The version that combines the row handle construction and insertion. Unlike Perl, in C++ this method is named differently instead of overloading. The comments about the replacement policies and return code, and about exceptions apply here too.

void remove(RowHandle *rh);

Remove a row handle from the table. If the handle is not in the table, silently does nothing. May throw an Exception.

bool deleteRow(const Row *row);

Find a matching row and delete it. Returns true if the row was found and removed, false if not found. May throw an Exception.

void clear(size_t limit = 0);

Clear the table by removing all the rows from it. The removed rows are sent as usual to the "pre" and "out" labels. If the limit is not 0, no more than that number of the rows will be removed. The rows are removed in the usual order of the first leaf index.

Next go the iteration methods. The rule of thumb is that for them a NULL row handle pointer means "end of iteration" or "not found" (or sometimes "bad arguments"). And they can handle the NULL row handles OK on the input, just returning NULL on the output.

RowHandle *begin() const;

Get the first row handle in the default order of the first leaf index. If the table is empty, returns NULL.

RowHandle *beginIdx(IndexType *ixt) const;

Get the first handle in the order of a particular index. The index type must belong to this table's type. For an incorrect index type it returns NULL (perhaps in the future this will be changed to an exception).

RowHandle *next(const RowHandle *cur) const;
RowHandle *nextIdx(IndexType *ixt, const RowHandle *cur) const;

Get the next row handle in the order of  the default or specific index. Returns NULL after the last handle. It's safe to pass the current row handle as NULL, the result will be NULL, and also on any other error.

RowHandle *firstOfGroupIdx(IndexType *ixt, const RowHandle *cur) const;
RowHandle *lastOfGroupIdx(IndexType *ixt, const RowHandle *cur) const;

Get the first or last row handle in the same group as the current row according to a non-leaf index. The NULL current handle will cause NULL returned. See the details in the description of the Perl API.

RowHandle *nextGroupIdx(IndexType *ixt, const RowHandle *cur) const;

Get the first row handle of the next group. The return will be NULL if the current group was the last one, or if the current handle is NULL.

Next go the size operations:

size_t size() const;

Get the number of rows currently in the table.

size_t groupSizeIdx(IndexType *ixt, const RowHandle *what) const;

Get the size of the group where the handle belongs according to a non-leaf index. If any arguments are wrong, returns 0. The row handle doesn't have to be in the table. If it isn't in the table, the method will find the group where the row would belong if it were inserted and return its current size.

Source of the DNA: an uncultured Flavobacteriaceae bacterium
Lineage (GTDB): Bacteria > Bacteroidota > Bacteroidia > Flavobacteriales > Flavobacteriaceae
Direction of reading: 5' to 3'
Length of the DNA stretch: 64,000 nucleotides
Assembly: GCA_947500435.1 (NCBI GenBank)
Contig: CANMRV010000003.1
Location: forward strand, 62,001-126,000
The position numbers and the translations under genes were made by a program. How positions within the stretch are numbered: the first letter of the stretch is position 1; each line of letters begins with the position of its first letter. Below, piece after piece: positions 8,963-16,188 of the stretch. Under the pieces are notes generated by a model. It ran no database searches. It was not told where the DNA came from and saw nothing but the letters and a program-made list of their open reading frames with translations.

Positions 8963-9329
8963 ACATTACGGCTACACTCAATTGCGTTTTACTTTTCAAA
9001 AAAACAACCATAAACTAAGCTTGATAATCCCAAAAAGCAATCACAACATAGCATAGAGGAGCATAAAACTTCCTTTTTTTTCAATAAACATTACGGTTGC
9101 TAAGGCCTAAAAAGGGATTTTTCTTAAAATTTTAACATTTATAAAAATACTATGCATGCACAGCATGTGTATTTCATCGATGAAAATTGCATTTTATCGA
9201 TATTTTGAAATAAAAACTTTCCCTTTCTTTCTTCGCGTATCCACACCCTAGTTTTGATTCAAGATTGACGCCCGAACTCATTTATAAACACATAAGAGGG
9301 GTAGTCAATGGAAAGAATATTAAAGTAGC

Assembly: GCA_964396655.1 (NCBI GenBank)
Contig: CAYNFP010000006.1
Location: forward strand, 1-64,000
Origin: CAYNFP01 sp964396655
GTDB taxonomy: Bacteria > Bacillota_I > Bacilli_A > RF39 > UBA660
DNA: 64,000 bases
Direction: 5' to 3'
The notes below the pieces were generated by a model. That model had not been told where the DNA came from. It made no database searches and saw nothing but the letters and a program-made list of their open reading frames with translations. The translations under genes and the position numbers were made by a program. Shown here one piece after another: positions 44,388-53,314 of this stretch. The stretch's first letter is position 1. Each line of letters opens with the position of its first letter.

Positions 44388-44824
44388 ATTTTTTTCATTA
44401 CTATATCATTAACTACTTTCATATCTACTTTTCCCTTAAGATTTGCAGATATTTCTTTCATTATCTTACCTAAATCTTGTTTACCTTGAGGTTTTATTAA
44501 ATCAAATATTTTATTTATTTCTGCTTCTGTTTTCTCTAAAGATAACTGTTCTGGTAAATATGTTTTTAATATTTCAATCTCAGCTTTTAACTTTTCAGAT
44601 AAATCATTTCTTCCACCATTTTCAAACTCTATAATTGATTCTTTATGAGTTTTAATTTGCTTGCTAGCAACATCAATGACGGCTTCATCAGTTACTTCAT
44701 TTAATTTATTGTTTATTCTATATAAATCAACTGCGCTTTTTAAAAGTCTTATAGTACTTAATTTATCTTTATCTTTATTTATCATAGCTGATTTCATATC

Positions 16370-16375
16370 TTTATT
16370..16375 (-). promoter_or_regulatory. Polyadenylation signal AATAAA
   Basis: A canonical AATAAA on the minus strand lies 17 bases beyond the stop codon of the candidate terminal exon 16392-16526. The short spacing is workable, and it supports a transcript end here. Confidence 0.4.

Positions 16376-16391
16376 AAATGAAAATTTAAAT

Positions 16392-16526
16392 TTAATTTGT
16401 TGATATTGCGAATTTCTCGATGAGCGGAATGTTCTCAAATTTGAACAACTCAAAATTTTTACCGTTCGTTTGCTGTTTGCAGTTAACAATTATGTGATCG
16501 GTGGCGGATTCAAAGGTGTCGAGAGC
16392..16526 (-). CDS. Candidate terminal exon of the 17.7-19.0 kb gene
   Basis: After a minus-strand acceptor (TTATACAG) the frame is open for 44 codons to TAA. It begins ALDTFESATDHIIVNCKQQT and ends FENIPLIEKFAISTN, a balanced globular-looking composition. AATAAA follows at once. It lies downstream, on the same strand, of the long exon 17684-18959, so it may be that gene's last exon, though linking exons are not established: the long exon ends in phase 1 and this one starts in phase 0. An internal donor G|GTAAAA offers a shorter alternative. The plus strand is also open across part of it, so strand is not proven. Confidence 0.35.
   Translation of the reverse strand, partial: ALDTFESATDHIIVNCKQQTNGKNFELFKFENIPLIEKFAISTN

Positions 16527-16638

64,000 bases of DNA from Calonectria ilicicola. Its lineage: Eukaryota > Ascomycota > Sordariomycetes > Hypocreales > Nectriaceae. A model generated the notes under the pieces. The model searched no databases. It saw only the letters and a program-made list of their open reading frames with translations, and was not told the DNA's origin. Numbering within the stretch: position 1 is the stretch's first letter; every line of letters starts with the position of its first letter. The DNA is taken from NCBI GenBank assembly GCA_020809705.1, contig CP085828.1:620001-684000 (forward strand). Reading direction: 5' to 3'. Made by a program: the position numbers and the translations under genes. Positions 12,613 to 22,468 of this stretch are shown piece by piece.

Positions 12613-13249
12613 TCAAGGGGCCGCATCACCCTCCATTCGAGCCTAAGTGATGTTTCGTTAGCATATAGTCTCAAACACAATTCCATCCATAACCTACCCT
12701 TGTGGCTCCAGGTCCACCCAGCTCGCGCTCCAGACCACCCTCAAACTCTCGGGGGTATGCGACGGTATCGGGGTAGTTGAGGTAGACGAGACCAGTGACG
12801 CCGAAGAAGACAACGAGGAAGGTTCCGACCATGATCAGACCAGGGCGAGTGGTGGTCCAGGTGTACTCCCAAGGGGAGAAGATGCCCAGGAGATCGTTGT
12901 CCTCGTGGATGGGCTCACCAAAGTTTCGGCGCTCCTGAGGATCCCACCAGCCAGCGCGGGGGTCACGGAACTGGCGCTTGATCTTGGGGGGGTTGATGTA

size_t groupSizeRowIdx(IndexType *ixt, const Row *what) const;

A convenience version that makes a row handle from a row, finds the group size and disposes of the handle.

Next go the finding methods:

RowHandle *find(const RowHandle *what) const;
RowHandle *findIdx(IndexType *ixt, const RowHandle *what) const;

Find the handle of a matching row according to the default (first leaf) or the specific index, or return NULL if not found.

RowHandle *findRow(const Row *what) const;
RowHandle *findRowIdx(IndexType *ixt, const Row *what) const;

The convenience versions that create a temporary row handle and then perform the search.

Next goes the dump API that sends the whole contents of the table to the "dump" label, thus making any labels connected to it perform an implicit iteration over the table.

void dumpAll(Rowop::Opcode op = Rowop::OP_INSERT) const;
void dumpAllIdx(IndexType *ixt, Rowop::Opcode op = Rowop::OP_INSERT) const;

The dump can go in the order of default or specific index. The opcode argument is used for the rowops sent on the dump label. Using the argument index type of NULL makes dumpAllIdx() use the default index and work just like DumpAll(). In the furute there probably will be methods that dump only a group of records.

As usual, the general logic of the methods matches the Perl API unless said otherwise. Please refer to the Perl API description for the details and examples.

Thursday, January 24, 2013

FnBinding in C++

FnBinding is defined in sched/FnBinding.h, and substantially matches the Perl version. It inherits from Starget, and can be used in only one thread.

Like many other classes, it has the constructor and the static make() function:

FnBinding(const string &name, FnReturn *fn);
static FnBinding *make(const string &name, FnReturn *fn);